Should we reminisce about the past or recreate it?

Do those who yearn for the reintroduction of top predator species to Scotland really believe it will benefit conservation efforts? Alternatively, are they just hoping to live in their nostalgic, idealised dream of an historic Scotland? Rewilding is a concept that is gaining traction across Scotland, where there have been calls for the reintroduction of wolves and lynx. It is a hugely contentious topic around the world, following successful reintroductions of wolves in Yellowstone National Park, USA, where wolves have regulated elk populations. They have also allowed the reintegration of beavers, by stopping elk from churning up streams and riverbanks.

Advocates of rewilding in Scotland argue that wolves and lynx could help regulate populations of red deer, which have been running rampant in recent times, leading to calls for massive culls. The argument has even extended to the reestablishment of extinct species, such as the Woolly Mammoth and the Dodo, but that is a discussion for another blog post. At the Conservation Science Poster Conference fourth year Ecological and Environmental Science student Chris gave us his thoughts on rewilding.


Only 1600s kids will understand the beauty of a wolf on a Highland landscape

Chris used the white tailed eagle’s reintroduction in Western Scotland as an example of a mainly successful local reintroduction of a top predator. Haliaeetus albicilla, also known as the British sea eagle, was first released on the Isle of Rum between 1975 and 1985 (after two failed small introductions in the 1950s and 60s). There have since been two other release phases (1993-98 and 2007-2012). Once released, most eagles departed Rum and many have taken up residence on the Isle of Mull, attracting numerous bird-watching tourists. There has been some human-wildlife conflict, particularly amongst sheep farmers, who claim the eagles have been attacking lambs, but on the whole their return has been received well. Some sheep farmers have even reported injuries to eagles found on their land.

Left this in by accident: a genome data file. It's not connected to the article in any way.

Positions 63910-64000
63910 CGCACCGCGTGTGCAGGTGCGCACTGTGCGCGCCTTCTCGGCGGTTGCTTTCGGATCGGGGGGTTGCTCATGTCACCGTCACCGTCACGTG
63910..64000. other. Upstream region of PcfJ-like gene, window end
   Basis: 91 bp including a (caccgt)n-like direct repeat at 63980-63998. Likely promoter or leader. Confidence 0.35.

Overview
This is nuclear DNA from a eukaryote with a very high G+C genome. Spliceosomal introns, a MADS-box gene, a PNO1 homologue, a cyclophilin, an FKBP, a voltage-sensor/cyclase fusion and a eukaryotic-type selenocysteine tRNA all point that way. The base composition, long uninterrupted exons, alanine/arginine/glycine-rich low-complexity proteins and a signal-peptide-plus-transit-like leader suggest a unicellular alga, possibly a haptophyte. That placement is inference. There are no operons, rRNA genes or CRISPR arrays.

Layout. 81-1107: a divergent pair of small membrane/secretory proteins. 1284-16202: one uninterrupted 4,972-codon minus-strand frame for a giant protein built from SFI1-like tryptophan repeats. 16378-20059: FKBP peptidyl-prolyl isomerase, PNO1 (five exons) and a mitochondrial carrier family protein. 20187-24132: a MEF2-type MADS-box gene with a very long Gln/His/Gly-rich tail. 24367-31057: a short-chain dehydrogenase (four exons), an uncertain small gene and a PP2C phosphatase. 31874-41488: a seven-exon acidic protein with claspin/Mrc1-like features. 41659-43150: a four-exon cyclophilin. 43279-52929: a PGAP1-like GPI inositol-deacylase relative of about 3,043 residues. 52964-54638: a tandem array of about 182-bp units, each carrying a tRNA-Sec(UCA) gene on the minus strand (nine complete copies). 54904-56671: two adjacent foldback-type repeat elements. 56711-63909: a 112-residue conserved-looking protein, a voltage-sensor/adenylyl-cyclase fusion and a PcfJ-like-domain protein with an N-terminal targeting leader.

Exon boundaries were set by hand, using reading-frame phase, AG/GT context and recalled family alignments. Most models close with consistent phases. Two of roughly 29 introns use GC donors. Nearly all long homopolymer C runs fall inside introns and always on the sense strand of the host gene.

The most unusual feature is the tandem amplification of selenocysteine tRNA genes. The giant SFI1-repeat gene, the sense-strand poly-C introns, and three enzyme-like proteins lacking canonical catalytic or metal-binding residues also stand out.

A soaring white-tailed sea eagle – Image courtesy of Yathin S Krishnappa


The results of using a poisoned lamb carcass as bait – Image courtesy of Raptor Persecution Scotland

The take home message from Chris’ presentation was that, whilst rewilding is a form of conservation that is exciting and captures the imagination of the general public, more transparent discourse should be used by rewilding organisations to prevent misunderstandings upon the reintroduction of certain species. Whilst the white-tailed sea eagle was billed as “a scavenger with importance for Scotland’s tourism” which would have a minimal impact on Scottish sheep faming, sheep farmers have been compensated for significant economic losses. There should also be more community involvement in rewilding schemes, as local stakeholders can be key to the success of reintroduction schemes, as they can either sabotage conservation efforts (as shown by Raptor Persecution Scotland’s photo above) or be a key factor in a scheme’s success. It is therefore vital that we treat local stakeholders with the importance and respect that they deserve.

Further reading:

Arts, K., Fischer, A. and van der Wal, R. (2012). Common stories of reintroduction: A discourse analysis of documents supporting animal reintroductions to Scotland. Land Use Policy, 29(4), pp.911-920.


By Nick


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